20th Jul 2016
A few months ago I was on a press trip with a number of international magazine editors. After the obligatory introductions and general pleasantries, the conversation quickly turned to the challenge of print survival with the onslaught of online media. ?Are you not terrified we’ll become obsolete?? questioned one particularly overwrought South African-based editor of a glossy international title. ?We need to have a presence online, but my team and I just can’t keep up and it’s diluting everything we do.? She lamented the addition of social media platforms into the mix and when someone mentioned Snapchat I think I saw her eyes well up. Others agreed and all of a sudden the mood became so sombre that even the delivery of the most perfectly chilled glass of ros? you’ve ever seen barely raised an acknowledgement. Perhaps I’m a little too partial to a pink glass or maybe I’m just a much more optimistic creature, but I couldn’t agree with their summation of the state of our industry. To me, the advancement of digital media fills me with excitement, not dread. It’s challenging the way my team and I work, pushing us to think bigger and create more efficiently than ever before. What could be negative about that?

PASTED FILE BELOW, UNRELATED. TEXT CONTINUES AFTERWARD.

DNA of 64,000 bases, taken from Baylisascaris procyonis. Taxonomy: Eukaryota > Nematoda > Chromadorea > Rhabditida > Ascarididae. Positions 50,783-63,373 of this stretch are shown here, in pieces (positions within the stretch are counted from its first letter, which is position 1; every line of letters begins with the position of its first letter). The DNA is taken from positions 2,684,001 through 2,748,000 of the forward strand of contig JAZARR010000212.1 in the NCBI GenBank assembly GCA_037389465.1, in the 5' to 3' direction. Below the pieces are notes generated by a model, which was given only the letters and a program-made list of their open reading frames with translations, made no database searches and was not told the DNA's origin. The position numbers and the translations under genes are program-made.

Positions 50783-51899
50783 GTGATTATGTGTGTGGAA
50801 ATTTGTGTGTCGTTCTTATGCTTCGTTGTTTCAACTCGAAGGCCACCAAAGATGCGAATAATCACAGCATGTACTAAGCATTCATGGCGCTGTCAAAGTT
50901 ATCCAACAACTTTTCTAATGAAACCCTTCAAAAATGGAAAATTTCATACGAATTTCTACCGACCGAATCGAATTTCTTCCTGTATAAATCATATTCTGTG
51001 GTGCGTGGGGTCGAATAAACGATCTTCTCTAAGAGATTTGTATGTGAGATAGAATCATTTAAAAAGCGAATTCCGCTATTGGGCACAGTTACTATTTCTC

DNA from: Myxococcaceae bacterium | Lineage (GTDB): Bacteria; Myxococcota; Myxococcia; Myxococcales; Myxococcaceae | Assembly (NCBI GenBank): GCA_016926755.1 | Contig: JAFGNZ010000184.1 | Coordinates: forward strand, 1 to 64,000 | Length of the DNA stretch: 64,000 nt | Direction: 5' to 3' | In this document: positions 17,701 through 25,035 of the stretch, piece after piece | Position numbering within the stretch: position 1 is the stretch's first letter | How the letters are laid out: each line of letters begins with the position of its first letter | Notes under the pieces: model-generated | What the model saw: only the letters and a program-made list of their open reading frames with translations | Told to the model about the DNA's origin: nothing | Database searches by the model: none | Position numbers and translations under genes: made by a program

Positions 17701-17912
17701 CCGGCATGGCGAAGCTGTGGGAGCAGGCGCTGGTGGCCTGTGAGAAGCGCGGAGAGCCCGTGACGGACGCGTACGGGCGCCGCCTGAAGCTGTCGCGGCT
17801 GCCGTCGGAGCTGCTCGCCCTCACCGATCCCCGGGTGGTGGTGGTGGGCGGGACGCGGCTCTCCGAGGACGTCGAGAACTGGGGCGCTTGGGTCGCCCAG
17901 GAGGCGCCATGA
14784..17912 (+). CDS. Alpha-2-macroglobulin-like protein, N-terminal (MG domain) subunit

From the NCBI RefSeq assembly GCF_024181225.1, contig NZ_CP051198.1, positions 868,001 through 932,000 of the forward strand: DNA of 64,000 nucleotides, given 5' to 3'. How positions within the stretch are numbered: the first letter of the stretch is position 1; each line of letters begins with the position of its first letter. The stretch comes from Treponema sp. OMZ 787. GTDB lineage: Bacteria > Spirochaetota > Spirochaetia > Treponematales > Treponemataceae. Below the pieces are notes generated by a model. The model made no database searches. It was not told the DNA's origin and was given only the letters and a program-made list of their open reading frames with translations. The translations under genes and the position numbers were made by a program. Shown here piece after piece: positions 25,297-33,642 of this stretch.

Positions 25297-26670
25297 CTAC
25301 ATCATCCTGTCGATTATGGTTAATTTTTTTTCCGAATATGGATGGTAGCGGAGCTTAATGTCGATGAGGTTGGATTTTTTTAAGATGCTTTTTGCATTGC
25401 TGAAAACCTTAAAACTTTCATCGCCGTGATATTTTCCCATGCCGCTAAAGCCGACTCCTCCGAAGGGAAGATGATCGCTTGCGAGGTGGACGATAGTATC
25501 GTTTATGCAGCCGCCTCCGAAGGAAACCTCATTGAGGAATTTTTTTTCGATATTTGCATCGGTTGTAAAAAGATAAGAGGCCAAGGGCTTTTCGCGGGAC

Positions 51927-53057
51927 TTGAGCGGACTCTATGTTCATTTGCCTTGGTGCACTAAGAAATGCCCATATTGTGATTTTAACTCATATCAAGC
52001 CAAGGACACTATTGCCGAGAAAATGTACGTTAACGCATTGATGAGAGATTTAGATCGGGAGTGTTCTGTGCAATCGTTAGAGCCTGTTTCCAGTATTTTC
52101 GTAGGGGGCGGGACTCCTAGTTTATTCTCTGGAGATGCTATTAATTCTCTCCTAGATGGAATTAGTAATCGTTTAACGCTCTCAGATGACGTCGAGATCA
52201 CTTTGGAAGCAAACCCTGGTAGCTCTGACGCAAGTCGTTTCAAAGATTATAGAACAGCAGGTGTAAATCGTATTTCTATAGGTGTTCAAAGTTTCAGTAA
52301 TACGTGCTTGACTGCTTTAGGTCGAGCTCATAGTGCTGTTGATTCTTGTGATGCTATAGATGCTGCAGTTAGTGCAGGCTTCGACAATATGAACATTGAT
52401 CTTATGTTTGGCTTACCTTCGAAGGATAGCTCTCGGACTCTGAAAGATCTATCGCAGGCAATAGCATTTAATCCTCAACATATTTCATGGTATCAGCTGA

With an influx of competition, the cream will always rise to the top and those that don’t see a bright future for both are missing the point. People react and engage differently to print and online-specific content. Print is a beautiful, considered, curated and indulgent medium that I’m passionate about. Getting to work on a glossy premium title is, for me, the pinnacle of working in print media. We agonise over every page, have stand-up arguments over fonts, the search for the perfect image is a daily challenge and the arduous subbing process has brought grown ups close to tears, myself included. Why do we care so much? Because our magazine is going to be read for days, not scrolled through in seconds. It signifies a little bit of time out in our readers? otherwise hectic lives and we want them to luxuriate in the overall experience. Fashion editorials don’t translate in the same way online, nor could a web editor ever have the luxury of spending a third of their production budget creating eight beautiful images. Equally, our readers can’t engage with us instantly like they do online, we don’t have the opportunity to publish quirky picture-led stories on a whim like this one about cats and haute couture or to react to news stories as they’re happening.
Likewise, social media is adding to the cocktail of information available. Despite being a very private person, I embraced Twitter in its infancy for its varied network and newsworthy content; Instagram has been a revelation and provides me with daily visual inspiration for all areas of my life; and despite initial resistance to Facebook, I am completely won over by the professional benefits of this platform (reconnecting with long-lost friends and family being a pleasant bonus). The truth is we’re all consuming more content than ever before and while print may be under threat, I firmly believe the strong will survive. Companies investing in print alongside their digital versions and placing equal value on each will weather the storm. After all, video never did kill the radio star.
The August issue of IMAGE Magazine is out now.
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